Step 3: Choose Between a Medicare Advantage (MA) Plan or Enrolling in Medicare Parts A and B
Medicare Advantage Plans combine Medicare Parts A and B, often cover Part D and may cover some of the amounts you might normally pay for Part A's deductibles and copayments.

The advantages of MA plans are:
  • All coverage comes from one source.
  • MA plans may have lower premiums when compared to premiums for Medicare Parts B, D and Medigap.
  • Some MA plans provide benefits not covered by Medicare, such as dental, vision and wellness.
The disadvantages of MA plans are:
  • You may be restricted to doctors in the plan's network.
  • You may need to cover 100 percent of the cost to visit a doctor outside your network.
  • You may need to pay a co-payment each visit.
Compare features and premiums of the MA plans in your area to enrolling in Medicare Parts A and B separately. Check to see if your preferred doctors or specialists participate in the MA plans you consider. Also, check out this tool offered by Medicare to help determine whether to take traditional Medicare Parts A and B, or enroll in a MA plan that offers coverage for both.

Step 4: Determine Whether You Should Purchase Parts B and D
The basic premium for Medicare Part B (generally $115.40 per month) only covers about one-fourth of the cost; the federal government pays for the rest. For high-income individuals, the monthly premium for Part B can be as high as $369.10. Part D benefits provide essential coverage since most retirees take prescription drugs. Monthly premiums generally range from $20 to $50. Both Parts B and D are good deals for most individuals.

Step 5: Shop For Part D Coverage
Medicare Part D, covering prescription drugs, is insurance you typically buy from an insurance company. You can select among many companies that offer Part D benefits. Mr. Vernon emphasizes that when choosing a provider, consider the plan's formulary - the list of drugs that the plan covers. There are plenty of tools offered by nonprofit organizations that can help you identify the provider that is right for you.

Be aware that Medicare Part D includes the dreaded donut hole. For example, if your total drug costs exceed $2,840 in 2011, you might be paying 100 percent of the costs until your total out-of-pocket costs for drugs reaches $4,550; at that point, you'll be eligible for catastrophic coverage and you'll only pay a small part of the remaining costs.

Step 6: Evaluate Medigap Insurance
Medicare has substantial deductibles and copayments which can lead to thousands of dollars each year in out-of-pocket expenses. Medigap insurance provides coverage for these gaps in your Medicare coverage. Monthly costs for Medigap plans generally range from $50 to several hundred dollars, depending on the type of Medigap coverage chosen.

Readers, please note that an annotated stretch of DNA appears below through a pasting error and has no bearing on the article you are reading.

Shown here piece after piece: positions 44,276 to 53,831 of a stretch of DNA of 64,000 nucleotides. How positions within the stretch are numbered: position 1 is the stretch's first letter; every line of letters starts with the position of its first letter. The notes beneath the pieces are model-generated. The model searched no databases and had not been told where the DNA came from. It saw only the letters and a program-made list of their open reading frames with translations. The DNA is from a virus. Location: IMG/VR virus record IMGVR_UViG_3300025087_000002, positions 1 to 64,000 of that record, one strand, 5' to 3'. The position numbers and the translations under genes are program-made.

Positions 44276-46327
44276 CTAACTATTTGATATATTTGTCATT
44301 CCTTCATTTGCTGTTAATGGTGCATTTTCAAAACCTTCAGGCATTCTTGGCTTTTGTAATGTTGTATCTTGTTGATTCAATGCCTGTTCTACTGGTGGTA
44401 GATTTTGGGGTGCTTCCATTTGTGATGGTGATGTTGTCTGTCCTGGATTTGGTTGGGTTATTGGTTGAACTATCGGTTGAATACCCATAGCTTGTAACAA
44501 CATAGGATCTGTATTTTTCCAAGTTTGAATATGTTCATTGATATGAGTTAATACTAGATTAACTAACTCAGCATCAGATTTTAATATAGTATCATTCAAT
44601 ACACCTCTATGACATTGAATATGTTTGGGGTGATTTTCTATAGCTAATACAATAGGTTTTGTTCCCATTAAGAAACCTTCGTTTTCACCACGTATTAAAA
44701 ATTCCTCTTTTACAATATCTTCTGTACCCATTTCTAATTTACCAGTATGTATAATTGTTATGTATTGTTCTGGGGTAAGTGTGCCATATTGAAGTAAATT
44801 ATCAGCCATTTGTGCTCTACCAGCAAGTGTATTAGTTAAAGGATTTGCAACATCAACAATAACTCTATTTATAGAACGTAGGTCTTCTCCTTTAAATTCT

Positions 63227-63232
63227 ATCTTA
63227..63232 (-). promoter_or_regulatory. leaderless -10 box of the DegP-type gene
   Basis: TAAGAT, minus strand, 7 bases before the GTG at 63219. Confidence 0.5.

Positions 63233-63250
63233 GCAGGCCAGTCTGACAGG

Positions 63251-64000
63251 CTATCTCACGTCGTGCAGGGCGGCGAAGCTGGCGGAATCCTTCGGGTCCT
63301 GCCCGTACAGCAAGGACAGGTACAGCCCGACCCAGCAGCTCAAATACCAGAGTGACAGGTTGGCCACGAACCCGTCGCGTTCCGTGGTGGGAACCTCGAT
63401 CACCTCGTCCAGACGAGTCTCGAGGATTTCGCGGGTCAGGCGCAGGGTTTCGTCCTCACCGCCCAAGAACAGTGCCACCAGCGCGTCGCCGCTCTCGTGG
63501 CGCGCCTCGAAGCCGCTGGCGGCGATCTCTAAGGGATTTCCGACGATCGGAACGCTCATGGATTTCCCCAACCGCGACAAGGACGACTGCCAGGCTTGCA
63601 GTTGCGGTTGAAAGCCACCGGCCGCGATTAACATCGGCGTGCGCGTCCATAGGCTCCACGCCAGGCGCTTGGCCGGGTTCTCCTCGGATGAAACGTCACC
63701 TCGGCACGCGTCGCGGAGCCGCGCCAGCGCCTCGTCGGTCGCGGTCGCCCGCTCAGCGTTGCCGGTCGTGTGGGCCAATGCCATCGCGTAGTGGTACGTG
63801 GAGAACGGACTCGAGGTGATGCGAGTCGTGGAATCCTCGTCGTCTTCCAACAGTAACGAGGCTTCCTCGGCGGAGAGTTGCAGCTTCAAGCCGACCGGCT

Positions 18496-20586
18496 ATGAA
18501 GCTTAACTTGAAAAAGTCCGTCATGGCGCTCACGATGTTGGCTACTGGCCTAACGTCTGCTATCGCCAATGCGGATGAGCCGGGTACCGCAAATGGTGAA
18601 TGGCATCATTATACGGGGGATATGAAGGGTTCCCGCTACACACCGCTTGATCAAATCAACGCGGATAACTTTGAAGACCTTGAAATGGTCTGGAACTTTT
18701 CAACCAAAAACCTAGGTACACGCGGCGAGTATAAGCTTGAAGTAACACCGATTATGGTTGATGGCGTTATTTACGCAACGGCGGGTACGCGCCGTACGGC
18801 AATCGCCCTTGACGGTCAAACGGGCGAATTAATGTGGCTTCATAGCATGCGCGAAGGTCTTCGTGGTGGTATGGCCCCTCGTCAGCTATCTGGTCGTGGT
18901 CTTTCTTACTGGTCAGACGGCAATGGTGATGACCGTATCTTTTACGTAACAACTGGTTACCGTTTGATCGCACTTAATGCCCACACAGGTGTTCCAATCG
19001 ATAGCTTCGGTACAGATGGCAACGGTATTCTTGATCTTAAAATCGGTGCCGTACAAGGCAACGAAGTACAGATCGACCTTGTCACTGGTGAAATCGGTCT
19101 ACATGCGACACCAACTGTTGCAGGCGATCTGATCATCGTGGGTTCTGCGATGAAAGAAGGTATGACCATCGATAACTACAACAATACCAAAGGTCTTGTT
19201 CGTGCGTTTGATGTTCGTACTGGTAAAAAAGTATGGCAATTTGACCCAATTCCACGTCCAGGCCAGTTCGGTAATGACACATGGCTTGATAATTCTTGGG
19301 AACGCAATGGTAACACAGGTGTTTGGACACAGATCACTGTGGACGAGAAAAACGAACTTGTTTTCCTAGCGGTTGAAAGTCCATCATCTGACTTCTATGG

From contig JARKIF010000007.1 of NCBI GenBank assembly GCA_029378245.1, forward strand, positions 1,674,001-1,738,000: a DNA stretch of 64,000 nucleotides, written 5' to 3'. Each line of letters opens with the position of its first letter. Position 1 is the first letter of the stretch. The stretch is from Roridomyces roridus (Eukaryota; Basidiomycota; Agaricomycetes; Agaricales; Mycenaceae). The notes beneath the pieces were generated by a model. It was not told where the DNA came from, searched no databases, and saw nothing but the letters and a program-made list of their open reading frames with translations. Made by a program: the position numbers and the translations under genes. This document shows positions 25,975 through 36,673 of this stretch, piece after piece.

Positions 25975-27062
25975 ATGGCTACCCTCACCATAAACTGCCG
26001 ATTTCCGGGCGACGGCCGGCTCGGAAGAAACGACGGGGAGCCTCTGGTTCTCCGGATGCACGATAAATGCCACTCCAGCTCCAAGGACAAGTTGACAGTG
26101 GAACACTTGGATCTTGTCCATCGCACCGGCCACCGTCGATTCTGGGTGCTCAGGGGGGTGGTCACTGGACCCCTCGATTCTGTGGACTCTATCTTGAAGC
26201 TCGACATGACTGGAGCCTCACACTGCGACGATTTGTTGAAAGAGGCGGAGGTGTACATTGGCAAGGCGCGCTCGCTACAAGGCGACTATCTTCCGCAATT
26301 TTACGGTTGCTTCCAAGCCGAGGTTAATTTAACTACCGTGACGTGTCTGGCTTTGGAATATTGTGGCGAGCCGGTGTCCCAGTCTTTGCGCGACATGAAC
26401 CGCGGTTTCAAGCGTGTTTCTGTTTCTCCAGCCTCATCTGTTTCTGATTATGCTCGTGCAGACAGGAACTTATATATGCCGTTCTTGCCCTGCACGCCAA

Medigap plans come in 10 standardized policies, lettered A, B, C, all the way up to N. Each Medigap Plan A has the same features, each Medigap Plan B has the same features, and so on. Once you select the type of Medigap plan you need, you can easily compare the costs among different insurance companies. View a list of the different policies here.

Note: if you enroll in a MA plan you won't need Medigap insurance because that would duplicate coverage.

Step 7: Dealing With Expenses Not Covered By Medicare
Medicare Parts A and B and most Medigap plans don't typically pay for long-term care, vision, dental, hearing aids, or eyeglasses. If you need hearing aids or eyeglasses, you'll want to determine if either your Medigap or Medicare Advantage plan covers these expenses. This can be an item to consider when deciding between Medicare Parts A and B or a MA plan. If the plan you choose doesn't cover these expenses, you'll want to factor these costs into your budget.

Final Thoughts

Mr. Vernon estimates that by the time you add up all the costs involved, you should expect monthly expenditure of $500 or more per person for medical costs. Factoring these costs into your monthly budget can help you decide when you can afford to retire.

Finally, when you see how much money you could be spending on medical insurance and out-of-pocket costs, you might get really motivated to take care of your health to potentially reduce the amount of money needed. Wouldn't you rather spend your money doing fun things than on medicine or trips to the doctor?


financial planning for retirement said...

Hello.. I am here to know some information about financial planning for retirement. What is a good way to start financial planning for retirement, savings bonds, certificates, stocks...?

jack said...

Medigap is the policy which provides help for future life.